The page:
Brightsurf Science News & Current Events

June 02, 2009
Magnetic tornadoes could liberate Mercury's tenuous atmosphere
Mercury is scorching hot, with daytime temperatures of more than 800 degrees Fahrenheit.

More stringent evaluation on the use of generic medications in thoracic transplantation
The current approval process for generic medication should be examined, suggests an educational advisory in the Journal of Heart and Lung Transplantation.

Scientists create metal that pumps liquid uphill
In nature, trees pull vast amounts of water from their roots up to their leaves hundreds of feet above the ground through capillary action, but now scientists at the University of Rochester have created a simple slab of metal that lifts liquid using the same principle -- but does so at a speed that would make nature envious.

Ethanol production could jeopardize soil productivity
Crop residues possess a critical role in sustaining soil organic matter, and as it is increasingly being used for the production of cellulosic-based ethanol, this removal may impact the long-term productivity of soils.

Equity concerns raised by congestion pricing can be addressed to make approach viable
Policymakers need to address equity concerns early when implementing congestion pricing to improve traffic flow, as each situation is unique and must be evaluated on a case-by-case basis, according to a study issued today by the RAND Corporation.

Scientists use bed bugs' own chemistry against them
Scientists here have determined that combining bed bugs' own chemical signals with a common insect control agent makes that treatment more effective at killing the bugs.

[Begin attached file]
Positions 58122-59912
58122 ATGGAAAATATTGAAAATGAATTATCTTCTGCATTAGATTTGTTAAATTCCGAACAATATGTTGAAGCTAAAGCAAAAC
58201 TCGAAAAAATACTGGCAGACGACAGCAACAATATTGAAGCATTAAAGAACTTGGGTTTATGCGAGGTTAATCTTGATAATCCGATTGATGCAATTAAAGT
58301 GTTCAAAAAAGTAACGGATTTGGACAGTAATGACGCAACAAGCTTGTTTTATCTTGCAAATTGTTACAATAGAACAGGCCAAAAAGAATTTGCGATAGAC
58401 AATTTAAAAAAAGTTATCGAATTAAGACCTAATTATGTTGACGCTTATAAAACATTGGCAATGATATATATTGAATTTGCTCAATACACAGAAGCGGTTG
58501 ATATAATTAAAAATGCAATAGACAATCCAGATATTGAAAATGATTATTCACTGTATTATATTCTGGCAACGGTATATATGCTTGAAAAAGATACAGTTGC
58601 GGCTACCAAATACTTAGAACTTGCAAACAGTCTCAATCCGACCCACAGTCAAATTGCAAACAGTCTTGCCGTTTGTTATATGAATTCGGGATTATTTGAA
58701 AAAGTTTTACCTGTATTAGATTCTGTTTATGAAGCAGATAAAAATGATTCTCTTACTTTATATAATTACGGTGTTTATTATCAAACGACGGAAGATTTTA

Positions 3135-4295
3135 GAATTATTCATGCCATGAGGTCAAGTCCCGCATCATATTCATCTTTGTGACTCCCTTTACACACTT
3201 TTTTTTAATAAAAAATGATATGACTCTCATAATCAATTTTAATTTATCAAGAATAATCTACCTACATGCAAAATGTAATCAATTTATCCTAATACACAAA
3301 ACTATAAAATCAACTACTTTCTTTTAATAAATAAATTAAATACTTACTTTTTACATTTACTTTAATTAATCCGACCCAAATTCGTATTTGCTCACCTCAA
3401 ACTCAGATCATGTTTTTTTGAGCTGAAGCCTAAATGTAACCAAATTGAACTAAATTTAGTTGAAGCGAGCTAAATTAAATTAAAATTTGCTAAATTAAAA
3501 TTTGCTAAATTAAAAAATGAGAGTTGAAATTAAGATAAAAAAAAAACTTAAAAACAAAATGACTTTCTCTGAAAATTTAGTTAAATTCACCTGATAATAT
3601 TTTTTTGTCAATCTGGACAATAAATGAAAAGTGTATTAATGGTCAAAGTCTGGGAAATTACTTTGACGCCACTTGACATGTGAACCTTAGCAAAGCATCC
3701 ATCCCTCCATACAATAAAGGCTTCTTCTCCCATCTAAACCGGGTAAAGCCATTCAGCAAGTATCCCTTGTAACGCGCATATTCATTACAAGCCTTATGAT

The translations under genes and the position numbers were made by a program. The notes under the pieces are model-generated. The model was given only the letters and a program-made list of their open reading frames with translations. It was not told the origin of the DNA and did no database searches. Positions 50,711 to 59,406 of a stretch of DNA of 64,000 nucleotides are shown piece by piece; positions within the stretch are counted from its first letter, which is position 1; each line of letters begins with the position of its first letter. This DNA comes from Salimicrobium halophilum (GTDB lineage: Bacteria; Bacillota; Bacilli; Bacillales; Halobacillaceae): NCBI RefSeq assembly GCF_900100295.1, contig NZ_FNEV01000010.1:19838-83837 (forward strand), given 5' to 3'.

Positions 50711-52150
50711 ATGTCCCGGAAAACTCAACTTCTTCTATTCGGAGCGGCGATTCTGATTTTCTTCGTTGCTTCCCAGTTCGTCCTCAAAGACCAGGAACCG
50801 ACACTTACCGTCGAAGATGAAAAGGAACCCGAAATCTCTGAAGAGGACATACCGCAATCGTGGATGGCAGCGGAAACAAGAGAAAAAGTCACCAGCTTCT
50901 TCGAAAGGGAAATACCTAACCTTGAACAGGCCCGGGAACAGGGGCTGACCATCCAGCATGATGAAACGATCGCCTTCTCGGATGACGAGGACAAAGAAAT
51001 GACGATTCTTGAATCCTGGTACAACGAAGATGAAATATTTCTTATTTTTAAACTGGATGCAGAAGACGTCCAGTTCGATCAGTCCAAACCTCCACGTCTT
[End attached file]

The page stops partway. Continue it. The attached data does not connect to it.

European League against Rheumatism Annual Congress (EULAR 2009)
It's now just over a week until EULAR, the European League Against Rheumatism annual meeting, taking place from June 10-13 in Copenhagen, Denmark.

Revolutionizing the diagnosis of serious disease
Revolutionary ultrasonic nanotechnology that could allow scientists to see inside a patient's individual cells to help diagnose serious illnesses is being developed by researchers at the University of Nottingham.

Women may not be so picky after all about choosing a mate
Men and women may not be from two different planets after all when it comes to choosiness in mate selection, according to new research from Northwestern University.

Be your best friend if you'll be mine: Penn's Alliance Hypothesis for Human Friendship
University of Pennsylvania psychologists have determined that how you rank your best friends is closely related to how you think your friends rank you.

Genetically corrected blood cells obtained from skin cells from Fanconi anemia patients
A collaboration research carried out by Spanish researchers has resulted in the generation of blood cells from skin cells of patients with a genetic disease known as Fanconi anemia.

Scientists map penguins from space
Penguin poo (guano) stains, visible from space, have helped British scientists locate emperor penguin breeding colonies in Antarctica.

Researchers engineer metabolic pathway in mice to prevent diet-induced obesity
Though obesity has defied much of the research and treatments developed thus far, researchers at UCLA Engineering and UCLA's School of Medicine may have discovered a completely new way to approach the problem.

Computer modeling shows strategies to rein in epidemics need to be retooled for rural populations